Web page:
What I said is that they either didn't know to report it, didn't care, or were afraid to report it. (Mix and match individually.) You can't force anyone to care, but in a geocaching culture of safety (caring for the safety of yourself and others) there is a distinct possibility that cache would not have survived long enough for Willi's life to be cut short hunting it if it had been hidden at all. He would have never gotten the CHOICE to go there and die due to no small measure of complacency on his part.

 

Our mindset as a community needs to change toward making safety not just a priority because priorities change, but embracing geocaching safety as a core value... Which means caring for the safety of others as well as yourself.

 

For me to consider anyone of those finders a slouch, I would have to know that they personally were educated enough on the listing guidelines, local verboten areas, and that they personally CHOSE to do nothing. I will never know this, but one or more of them may and they can infer it upon themselves if they knew and did nothing.

 

The fact still remains that there were 30+ ways that Willi's death could have been avoided AT MINIMUM. In a geocaching culture of safety, when the next geocaching related death occurres, the number should not be so high. If we did our job as a community someone would know to speak up and that doing so would not give them the stigma as a cache cop. <_<

 

It will take a great deal of effort to educate folks on how and when to properly report listings that need to be addressed and possibly eliminated, but more importantly to educate hiders NOT to hide caches in places that are illegal, or without permission whether explicit or implied. More can be done right there and right now with the end result being lives saved and liability lowered.

Edited by Snoogans

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as sad as the whole story is, Willi was the only one that could have prevented this tragic accident, people should stop trying to blame someone else for their own lack of judgement

 

Completely untrue on so many levels. :huh:

 

No one person or group is to blame. That is for the local authorities to determine.

 

There IS a geocaching culture problem and it may have directly led to Willimax's death. You can CHOOSE not to see it, but that does not mean it doesn't exist. :mellow:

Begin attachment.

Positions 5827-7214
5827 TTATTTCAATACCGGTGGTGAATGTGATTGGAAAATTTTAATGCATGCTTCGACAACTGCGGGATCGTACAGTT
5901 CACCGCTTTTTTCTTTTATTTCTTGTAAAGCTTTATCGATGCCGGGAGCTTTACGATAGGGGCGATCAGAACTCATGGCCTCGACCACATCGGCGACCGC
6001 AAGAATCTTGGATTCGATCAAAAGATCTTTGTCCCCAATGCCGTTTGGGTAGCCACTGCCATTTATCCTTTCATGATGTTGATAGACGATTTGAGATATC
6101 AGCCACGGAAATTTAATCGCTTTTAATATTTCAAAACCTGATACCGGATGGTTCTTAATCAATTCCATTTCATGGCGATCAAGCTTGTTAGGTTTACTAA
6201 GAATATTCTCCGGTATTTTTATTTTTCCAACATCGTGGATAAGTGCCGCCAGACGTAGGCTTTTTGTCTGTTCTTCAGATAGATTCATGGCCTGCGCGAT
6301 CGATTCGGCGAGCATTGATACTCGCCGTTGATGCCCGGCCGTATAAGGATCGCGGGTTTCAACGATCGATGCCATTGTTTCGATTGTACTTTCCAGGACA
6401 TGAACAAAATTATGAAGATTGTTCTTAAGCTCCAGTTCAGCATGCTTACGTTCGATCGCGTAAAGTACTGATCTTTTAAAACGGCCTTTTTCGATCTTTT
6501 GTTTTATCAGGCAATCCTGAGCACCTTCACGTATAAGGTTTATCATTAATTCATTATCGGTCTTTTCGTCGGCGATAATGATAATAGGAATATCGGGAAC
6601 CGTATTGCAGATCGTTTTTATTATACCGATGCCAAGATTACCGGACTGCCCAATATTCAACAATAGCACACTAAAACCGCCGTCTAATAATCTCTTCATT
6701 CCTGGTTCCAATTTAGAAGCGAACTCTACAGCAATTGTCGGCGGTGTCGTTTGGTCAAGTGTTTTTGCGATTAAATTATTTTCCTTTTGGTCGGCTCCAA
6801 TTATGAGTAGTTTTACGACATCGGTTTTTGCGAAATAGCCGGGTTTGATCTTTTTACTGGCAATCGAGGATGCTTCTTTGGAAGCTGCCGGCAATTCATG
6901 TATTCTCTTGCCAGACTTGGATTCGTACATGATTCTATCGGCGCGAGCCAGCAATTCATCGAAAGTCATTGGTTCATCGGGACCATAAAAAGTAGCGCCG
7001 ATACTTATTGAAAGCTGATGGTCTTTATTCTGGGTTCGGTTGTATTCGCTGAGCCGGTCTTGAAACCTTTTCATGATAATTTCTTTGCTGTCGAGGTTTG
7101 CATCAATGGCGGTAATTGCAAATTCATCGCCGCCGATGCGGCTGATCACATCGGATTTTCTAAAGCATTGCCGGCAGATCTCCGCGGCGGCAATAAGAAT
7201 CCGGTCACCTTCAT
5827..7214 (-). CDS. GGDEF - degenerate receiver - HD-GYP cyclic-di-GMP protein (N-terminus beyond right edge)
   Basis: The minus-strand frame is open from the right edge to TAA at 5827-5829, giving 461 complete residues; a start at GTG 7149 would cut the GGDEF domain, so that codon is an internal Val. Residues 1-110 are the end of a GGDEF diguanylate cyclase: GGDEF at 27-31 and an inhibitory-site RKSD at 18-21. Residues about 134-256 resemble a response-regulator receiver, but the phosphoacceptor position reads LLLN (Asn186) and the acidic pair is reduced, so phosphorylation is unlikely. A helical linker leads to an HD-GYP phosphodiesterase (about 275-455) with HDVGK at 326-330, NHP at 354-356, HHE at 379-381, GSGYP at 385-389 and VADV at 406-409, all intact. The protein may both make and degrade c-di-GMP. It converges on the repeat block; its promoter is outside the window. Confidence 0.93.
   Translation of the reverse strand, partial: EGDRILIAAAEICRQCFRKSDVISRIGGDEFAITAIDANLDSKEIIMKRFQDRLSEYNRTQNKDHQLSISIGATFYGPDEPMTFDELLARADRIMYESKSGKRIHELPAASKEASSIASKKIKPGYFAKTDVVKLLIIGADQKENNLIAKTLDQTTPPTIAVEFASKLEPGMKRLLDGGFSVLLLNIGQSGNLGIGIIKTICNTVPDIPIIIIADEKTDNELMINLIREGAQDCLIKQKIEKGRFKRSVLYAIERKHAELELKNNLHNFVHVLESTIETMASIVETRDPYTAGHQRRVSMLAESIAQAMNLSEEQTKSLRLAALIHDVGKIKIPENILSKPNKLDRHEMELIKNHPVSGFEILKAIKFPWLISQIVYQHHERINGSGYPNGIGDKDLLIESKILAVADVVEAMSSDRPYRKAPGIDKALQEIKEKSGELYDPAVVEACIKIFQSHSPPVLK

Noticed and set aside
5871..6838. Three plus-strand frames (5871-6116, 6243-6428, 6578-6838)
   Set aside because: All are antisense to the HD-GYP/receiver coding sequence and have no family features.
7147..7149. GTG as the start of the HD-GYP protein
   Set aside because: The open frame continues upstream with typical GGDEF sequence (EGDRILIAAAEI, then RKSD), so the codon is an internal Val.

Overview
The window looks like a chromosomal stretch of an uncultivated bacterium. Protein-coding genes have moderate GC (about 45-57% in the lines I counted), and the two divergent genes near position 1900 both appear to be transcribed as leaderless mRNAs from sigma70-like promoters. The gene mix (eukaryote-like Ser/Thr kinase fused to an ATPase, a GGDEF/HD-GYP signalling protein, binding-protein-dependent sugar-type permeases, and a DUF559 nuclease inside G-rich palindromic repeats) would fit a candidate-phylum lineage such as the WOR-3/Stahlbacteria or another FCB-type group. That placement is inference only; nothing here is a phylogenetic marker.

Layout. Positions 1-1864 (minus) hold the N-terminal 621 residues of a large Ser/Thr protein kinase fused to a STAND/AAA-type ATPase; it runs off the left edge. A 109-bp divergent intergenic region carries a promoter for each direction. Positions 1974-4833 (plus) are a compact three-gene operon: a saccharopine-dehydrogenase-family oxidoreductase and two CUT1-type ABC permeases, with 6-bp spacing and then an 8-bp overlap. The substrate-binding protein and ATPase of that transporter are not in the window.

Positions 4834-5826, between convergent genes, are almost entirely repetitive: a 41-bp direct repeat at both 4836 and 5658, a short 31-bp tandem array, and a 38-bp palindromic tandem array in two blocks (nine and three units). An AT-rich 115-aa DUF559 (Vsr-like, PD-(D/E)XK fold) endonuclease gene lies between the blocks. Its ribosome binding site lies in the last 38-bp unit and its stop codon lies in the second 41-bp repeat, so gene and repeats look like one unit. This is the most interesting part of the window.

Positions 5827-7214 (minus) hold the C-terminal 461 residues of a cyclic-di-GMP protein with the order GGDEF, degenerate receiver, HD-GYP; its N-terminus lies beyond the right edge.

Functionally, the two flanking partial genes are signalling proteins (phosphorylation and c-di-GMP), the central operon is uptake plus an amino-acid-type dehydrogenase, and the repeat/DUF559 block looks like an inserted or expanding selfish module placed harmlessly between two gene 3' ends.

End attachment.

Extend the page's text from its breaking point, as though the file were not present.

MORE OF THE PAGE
Edited by Snoogans

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i think grounspeak has pretty much covered their rear end in the TOU

 

You assume all risks arising in connection with seeking a cache or any other related activity.

In civil court, disclaimers do not protect a person or entity who is found to have committed gross negligence. Generally, that's the first motion to be filed. If the lawyer can get the judge to agree that deleting a NA which was posted on an illegal hide constitutes gross neglect, then whoever deleted it no longer has that blanket protection.

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i think grounspeak has pretty much covered their rear end in the TOU

 

You assume all risks arising in connection with seeking a cache or any other related activity.

In civil court, disclaimers do not protect a person or entity who is found to have committed gross negligence. Generally, that's the first motion to be filed. If the lawyer can get the judge to agree that deleting a NA which was posted on an illegal hide constitutes gross neglect, then whoever deleted it no longer has that blanket protection.

I said that in my first post in this thread. Disclaimers do not absolve liability for wrongs. They do show an organization does due diligence and can prevent punitive damages. (Clan, I am signing a disclaimer soon to make the rounds with my Police Officer nephew in a few weeks - should be interesting.)

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as sad as the whole story is, Willi was the only one that could have prevented this tragic accident, people should stop trying to blame someone else for their own lack of judgement

 

Completely untrue on so many levels. :huh:

 

No one person or group is to blame. That is for the local authorities to determine.